Today's Top 20 Healthcare News Articles
  1. South Carolina's certificate-of-need reform legislation dies

    A South Carolina bill that would have repealed the certificate-of-need regulatory process — which requires healthcare providers to get state permission for capital projects or expensive medical equipment purchases — died in the legislative process, The Post and Courier reported May 5.
  2. US may see 'pretty sizable' fall COVID-19 surge, Dr. Ashish Jha warns

    The U.S. may see a "pretty sizable wave" of COVID-19 infections this fall and winter as the virus continues to evolve and immunity wanes, White House Covid-19 Response Coordinator Ashish Jha, MD, said May 8 on ABC News' "This Week."
  3. Travel nurses see abrupt pay drops, canceled contracts

    Steady COVID-19 hospitalizations and the meltdown of pandemic relief funding are contributing to substantially lower demand for travel nurses, including lower pay and canceled contracts, NBC News reports. 

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  1. Strike set to begin at Cedars-Sinai

    Members of the Service Employees International Union-United Healthcare Workers West are set to begin a weeklong strike May 9 at Cedars-Sinai Medical Center in Los Angeles.
  2. Kaiser posts net loss of $961M in Q1

    Driven mainly by nonoperating losses, Oakland, Calif.-based Kaiser Permanente recorded a net loss of $961 million in the first quarter of 2022, down from a net income of $2 billion in the same quarter in 2021, according to financial data released May 6. 
  3. CMS telehealth expansion increased use in disadvantaged neighborhoods, study shows

    The expansion of Medicare coverage for telehealth visits during the pandemic increased use among socioeconomically disadvantaged beneficiaries in both rural and urban areas, according to a study published May 2 in Health Affairs.
  4. AMA turns 175: How CEO Dr. James Madara sets priorities as healthcare's agenda grows

    No one can predict what the future of the nation's healthcare system will look like, but there are certain needs that are "musts" to prioritize, no matter how healthcare shifts over the next century. That's how the American Medical Association's CEO sets the organization's objectives.  

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  1. US flu hospitalizations fall for 1st time in months

    A total of 3,070 people in the U.S. were admitted to hospitals for the flu for the week ending April 30, marking the first time flu hospitalizations have dropped since January, according to the CDC's latest FluView report.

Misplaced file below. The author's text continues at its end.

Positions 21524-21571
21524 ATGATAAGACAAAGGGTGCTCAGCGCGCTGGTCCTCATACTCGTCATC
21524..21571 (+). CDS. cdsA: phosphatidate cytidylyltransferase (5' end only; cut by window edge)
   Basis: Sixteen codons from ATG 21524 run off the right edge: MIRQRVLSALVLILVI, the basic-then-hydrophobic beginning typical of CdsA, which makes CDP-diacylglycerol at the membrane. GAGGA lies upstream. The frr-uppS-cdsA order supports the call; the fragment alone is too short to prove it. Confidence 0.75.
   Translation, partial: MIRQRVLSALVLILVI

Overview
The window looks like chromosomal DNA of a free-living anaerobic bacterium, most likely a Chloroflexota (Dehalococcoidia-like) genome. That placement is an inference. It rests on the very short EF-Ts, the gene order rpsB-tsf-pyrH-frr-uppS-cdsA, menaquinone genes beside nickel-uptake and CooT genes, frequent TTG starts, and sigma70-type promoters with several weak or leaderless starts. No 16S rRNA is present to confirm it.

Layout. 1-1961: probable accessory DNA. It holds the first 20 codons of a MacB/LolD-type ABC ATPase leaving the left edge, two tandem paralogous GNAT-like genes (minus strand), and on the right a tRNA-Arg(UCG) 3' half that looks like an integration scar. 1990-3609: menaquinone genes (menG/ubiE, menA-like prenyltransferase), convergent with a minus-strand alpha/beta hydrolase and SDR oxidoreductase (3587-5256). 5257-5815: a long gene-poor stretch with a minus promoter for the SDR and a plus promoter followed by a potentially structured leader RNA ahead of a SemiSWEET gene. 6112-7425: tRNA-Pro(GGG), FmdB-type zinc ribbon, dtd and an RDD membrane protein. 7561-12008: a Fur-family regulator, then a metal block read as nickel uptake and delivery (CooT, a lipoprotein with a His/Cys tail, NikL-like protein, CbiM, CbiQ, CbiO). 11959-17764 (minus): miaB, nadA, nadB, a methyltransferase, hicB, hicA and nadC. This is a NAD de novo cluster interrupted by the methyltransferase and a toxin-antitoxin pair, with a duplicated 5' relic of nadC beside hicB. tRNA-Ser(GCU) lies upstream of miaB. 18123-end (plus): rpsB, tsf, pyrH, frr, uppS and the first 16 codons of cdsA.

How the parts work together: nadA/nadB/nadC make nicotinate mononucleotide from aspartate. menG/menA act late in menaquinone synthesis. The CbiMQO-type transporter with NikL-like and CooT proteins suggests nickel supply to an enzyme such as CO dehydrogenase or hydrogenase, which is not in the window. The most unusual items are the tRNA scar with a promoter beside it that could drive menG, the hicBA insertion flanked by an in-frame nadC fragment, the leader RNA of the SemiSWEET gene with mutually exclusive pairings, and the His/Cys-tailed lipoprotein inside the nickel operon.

2. Providence's chief marketing and digital experience officer is all in on personalized experiences

    Providence's chief marketing and digital experience officer plans to utilize data and insights to bring the most useful and personalized experiences to patients.
  3. COVID-19 admissions jumped 16.6% last week: 9 CDC findings

    The U.S. reported double-digit increases in both COVID-19 cases and hospitalizations last week, according to the CDC's COVID-19 data tracker weekly review published May 5.
  4. 25 recent hospital, health system executive moves

    The following hospital and health system executive moves have been reported by Becker's Hospital Review since April 29: 

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  1. Nearly 1 in 4 physicians experience workplace mistreatment: 3 notes

    Nearly 24 percent of physicians experienced workplace mistreatment in the past year, according to new research published May 6 in JAMA Network Open. 
  2. Mayo Clinic breaks ground on $155M Minnesota hospital expansion

    Rochester, Minn.-based Mayo Clinic Health System broke ground May 5 on its $155 million hospital expansion project in Mankato, Minn., a spokesperson for the system confirmed to Becker's.
  3. Where do health systems build innovation centers?

    Over the past five years, some health systems have been creating dedicated spaces to explore digital health by launching innovation centers. These centers often serve as places where digital health products are developed, but where are these facilities housed?
  4. 15 health systems with strong finances

    Here are 15 health systems with strong operational metrics and solid financial positions, according to reports from Fitch Ratings, Moody's Investors Service and S&P Global Ratings.
  5. Healthcare adds 34K jobs in April

    The U.S. labor landscape improved as it gained jobs and unemployment remained unchanged. The healthcare sector in particular added thousands of new roles, according to the Bureau of Labor Statistics April 2022 report. 
  6. When new hires go dark

    Increasingly, organizations are being ghosted by new hires as the freshly recruited employees never show up for work, reported The Wall Street Journal May 5. 
  7. Anti-racism plan violates Medicare law, 8 states allege in lawsuit

    Eight states are asking a federal judge in Mississippi to throw out a CMS rule encouraging the formation of physician anti-racism plans, arguing the rule violates a Medicare reimbursement law. 
  8. ThedaCare breaks ground on $100M hospital modernization project

    Neenah, Wis.-based ThedaCare broke ground on its $100 million hospital modernization project for ThedaCare Regional Medical Center-Neenah, which will double the size of the current emergency department.
  9. 3 ways the VA, DOD failed to achieve interoperability during Cerner launch

    The Defense Department and Department of Veterans Affairs failed to achieve interoperability during their deployment of their Cerner Millennium EHRs, according to a joint audit conducted by both departments' Offices of Inspector General.

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